It is also of interest that the female body is more aquatic than the male body, as the human female has less body hair and more subcutaneous fat than males, keeping their bodies warmer in the water.  This is why the traditional breath holding divers of Japan and Korea are mostly women, as their bodies are more suited to this lifestyle than men.  This would also explain why reports of mer-people in Europe and other parts of the world are mostly of females and not males, as they would have been like the ama and haenyo of today.

So why do we not read about female divers in history?  The reason it seems is that female divers or mermaids were the main breadwinners of their families and patriarchal doctrines like Christianity, Islam and Confucianism greatly disapproved of this.  The Confucian government of China banned female divers and in Europe mermaids were caught up on the witch hunts of the middle ages, and simply being a female diver was enough to condemn woman as a witch.

So in our evolution from ape to human it seems we were all mer-people living on marine food.  Though because women’s bodies are more aquatic than men’s bodies it suggests that women foraged more in the water while men foraged more on land. This only changed when some humans found they could survive foraging on land and moved away from the coast.  Then later farming was invented and the first civilizations were created.  But it seems not all people done this and continued their very ancient way of life diving for marine food.  Unfortunately this way of life was later to clash with the patriarchal doctrines who disapproved of women being the main breadwinner of the family. So not only were mermaids or female divers banned they were also written out of history.  So the only evidence for this ancient way of life is mermaid myths and legends and the survival of ama and haenyo divers that have survived to modern times.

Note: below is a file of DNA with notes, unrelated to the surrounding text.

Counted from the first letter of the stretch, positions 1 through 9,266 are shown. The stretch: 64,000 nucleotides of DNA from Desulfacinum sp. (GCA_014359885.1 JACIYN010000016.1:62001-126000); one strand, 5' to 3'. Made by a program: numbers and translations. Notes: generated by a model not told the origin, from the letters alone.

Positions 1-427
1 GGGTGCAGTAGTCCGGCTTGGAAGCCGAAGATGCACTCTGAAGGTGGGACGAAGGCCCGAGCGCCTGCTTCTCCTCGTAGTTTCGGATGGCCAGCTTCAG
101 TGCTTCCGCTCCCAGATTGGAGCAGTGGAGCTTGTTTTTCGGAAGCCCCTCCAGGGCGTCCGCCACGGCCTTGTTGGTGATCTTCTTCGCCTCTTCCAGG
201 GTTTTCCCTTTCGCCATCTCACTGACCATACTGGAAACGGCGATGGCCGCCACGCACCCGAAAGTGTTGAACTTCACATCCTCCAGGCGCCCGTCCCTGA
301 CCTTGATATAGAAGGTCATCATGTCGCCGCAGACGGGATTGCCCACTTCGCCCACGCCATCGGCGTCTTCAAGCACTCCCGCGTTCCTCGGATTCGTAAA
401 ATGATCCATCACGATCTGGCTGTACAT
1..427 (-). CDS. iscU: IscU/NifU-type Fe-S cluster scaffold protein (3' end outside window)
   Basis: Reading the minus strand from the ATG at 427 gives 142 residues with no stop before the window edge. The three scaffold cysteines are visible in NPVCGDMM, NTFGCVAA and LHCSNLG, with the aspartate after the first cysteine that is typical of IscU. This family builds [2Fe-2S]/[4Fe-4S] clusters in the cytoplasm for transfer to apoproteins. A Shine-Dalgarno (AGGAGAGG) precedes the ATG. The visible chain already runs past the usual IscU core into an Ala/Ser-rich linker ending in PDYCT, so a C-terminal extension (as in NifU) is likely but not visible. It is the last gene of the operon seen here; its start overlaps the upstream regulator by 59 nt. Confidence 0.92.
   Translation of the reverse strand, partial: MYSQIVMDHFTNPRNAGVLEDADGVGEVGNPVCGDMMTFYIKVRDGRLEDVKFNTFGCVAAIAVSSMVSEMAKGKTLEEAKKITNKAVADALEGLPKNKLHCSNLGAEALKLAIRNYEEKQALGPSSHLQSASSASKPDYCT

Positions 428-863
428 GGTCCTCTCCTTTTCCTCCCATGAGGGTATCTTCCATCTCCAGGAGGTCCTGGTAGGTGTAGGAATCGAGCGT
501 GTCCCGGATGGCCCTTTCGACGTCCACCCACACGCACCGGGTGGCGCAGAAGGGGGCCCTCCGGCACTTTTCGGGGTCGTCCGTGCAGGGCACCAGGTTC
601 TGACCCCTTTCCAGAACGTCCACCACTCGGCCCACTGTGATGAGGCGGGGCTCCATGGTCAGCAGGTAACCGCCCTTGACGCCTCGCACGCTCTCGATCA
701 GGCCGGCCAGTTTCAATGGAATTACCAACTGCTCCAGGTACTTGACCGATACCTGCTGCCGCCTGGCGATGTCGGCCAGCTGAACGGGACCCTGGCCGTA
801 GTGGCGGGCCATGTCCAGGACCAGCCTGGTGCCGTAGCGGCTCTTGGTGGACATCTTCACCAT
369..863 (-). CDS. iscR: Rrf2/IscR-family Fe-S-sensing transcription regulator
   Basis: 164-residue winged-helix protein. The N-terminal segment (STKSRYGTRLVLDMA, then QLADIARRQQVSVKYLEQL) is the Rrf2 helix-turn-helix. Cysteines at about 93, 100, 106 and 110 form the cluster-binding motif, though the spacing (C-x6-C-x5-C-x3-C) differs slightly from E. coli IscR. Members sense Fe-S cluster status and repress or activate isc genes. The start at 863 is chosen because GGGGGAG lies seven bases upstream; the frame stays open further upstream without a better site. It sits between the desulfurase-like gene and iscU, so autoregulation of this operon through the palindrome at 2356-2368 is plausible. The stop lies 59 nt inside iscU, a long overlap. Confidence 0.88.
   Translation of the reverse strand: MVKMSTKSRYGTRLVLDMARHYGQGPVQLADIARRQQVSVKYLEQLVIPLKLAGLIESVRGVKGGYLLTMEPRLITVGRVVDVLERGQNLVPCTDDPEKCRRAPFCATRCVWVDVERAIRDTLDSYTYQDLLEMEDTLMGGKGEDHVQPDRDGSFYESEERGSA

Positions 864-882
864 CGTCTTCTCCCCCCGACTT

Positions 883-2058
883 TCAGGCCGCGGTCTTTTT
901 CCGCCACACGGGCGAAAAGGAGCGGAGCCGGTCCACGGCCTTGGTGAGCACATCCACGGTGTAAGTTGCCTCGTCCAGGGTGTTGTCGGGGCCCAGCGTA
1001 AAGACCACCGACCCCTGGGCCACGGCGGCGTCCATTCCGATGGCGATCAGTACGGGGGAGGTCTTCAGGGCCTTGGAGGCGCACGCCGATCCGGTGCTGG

My Video has now over 1,000,000 hits

The Aquatic Ape Theory was mentioned in the fake Animal Planet Mermaid documentary

My thoughts on this documentary can be read at. -

The first Mermaid article I wrote


Marc Verhaegen said...

- our Plio-Pleiostocene hominoid ancestors (c 20-2 Ma), including the australopiths, lived in flooded/swamp/mangrove forests, not unlike lowland gorillas wading or floating in forest bais.
- Pleistocene Homo left the trees & collected below-surface foods, including diving for shellfish & possibly seaweeds etc along the Indian Ocean, Red Sea & Mediterranean shores.
- Late-Pleistocene H.sapiens dived less, but waded more in freshwater milieus, collecting fis & fowl with spears & nets.
FYI, some recent info on AAT:
- google "econiche Homo"
- eBook Was Man more aquatic in the past? introduction Phillip Tobias
- guest post at Greg Laden's blog
- Human Evolution conference London 8–10 May 2013 with David Attenborough, Don Johanson etc.
- M Verhaegen & S Munro 2011 "Pachyosteosclerosis suggests archaic Homo frequently collected sessile littoral foods" HOMO – J compar hum Biol 62:237-247
- M Vaneechoutte, S Munro & M Verhaegen 2012 "Reply to John Langdon's review of the eBook: Was Man more aquatic in the past?" HOMO – J compar hum Biol 63:496-503
- for ape & australopith evolution google "aquarboreal"
marc verhaegen

Jr. Williams said...

Are the videos from Mermaids the Body Found faked?

Jhon Marshal said...

I visited your blog for the first time and just been your fan. I Will be back often to check up on new stuff you post!